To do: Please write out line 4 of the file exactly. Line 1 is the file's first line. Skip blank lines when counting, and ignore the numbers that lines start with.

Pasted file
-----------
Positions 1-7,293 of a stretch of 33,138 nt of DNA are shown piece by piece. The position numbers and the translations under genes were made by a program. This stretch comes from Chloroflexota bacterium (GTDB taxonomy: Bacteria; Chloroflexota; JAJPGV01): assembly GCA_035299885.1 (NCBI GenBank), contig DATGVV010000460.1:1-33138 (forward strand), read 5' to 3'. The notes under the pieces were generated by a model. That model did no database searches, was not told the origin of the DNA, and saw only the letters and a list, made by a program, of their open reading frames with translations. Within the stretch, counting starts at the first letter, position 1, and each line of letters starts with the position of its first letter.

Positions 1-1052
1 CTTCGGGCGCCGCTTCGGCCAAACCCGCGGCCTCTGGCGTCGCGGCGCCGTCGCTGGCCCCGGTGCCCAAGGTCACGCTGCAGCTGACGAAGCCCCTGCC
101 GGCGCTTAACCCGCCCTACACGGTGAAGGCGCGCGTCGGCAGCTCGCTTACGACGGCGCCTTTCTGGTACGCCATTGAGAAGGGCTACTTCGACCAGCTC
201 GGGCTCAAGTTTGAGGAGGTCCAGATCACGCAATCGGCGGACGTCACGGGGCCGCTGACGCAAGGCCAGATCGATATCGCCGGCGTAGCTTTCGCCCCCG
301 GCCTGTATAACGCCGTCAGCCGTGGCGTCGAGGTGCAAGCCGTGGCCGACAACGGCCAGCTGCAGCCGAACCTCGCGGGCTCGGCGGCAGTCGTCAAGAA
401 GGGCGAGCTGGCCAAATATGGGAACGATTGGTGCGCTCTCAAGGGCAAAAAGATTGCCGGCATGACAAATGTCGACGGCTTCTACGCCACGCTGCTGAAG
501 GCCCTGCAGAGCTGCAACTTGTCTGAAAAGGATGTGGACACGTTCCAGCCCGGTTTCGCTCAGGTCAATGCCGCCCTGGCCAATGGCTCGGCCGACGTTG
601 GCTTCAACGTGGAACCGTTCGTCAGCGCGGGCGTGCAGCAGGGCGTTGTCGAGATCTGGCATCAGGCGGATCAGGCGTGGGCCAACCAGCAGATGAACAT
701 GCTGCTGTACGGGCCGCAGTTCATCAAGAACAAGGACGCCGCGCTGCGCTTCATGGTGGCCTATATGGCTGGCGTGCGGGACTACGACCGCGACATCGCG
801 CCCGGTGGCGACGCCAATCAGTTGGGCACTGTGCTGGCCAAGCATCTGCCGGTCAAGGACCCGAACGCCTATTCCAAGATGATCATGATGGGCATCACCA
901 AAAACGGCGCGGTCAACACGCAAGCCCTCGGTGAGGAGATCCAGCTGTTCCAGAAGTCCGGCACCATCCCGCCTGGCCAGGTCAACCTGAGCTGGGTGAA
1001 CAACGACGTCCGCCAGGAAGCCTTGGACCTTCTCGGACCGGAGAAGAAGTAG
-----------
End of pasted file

101 GGCGCTTAACCCGCCCTACACGGTGAAGGCGCGCGTCGGCAGCTCGCTTACGACGGCGCCTTTCTGGTACGCCATTGAGAAGGGCTACTTCGACCAGCTC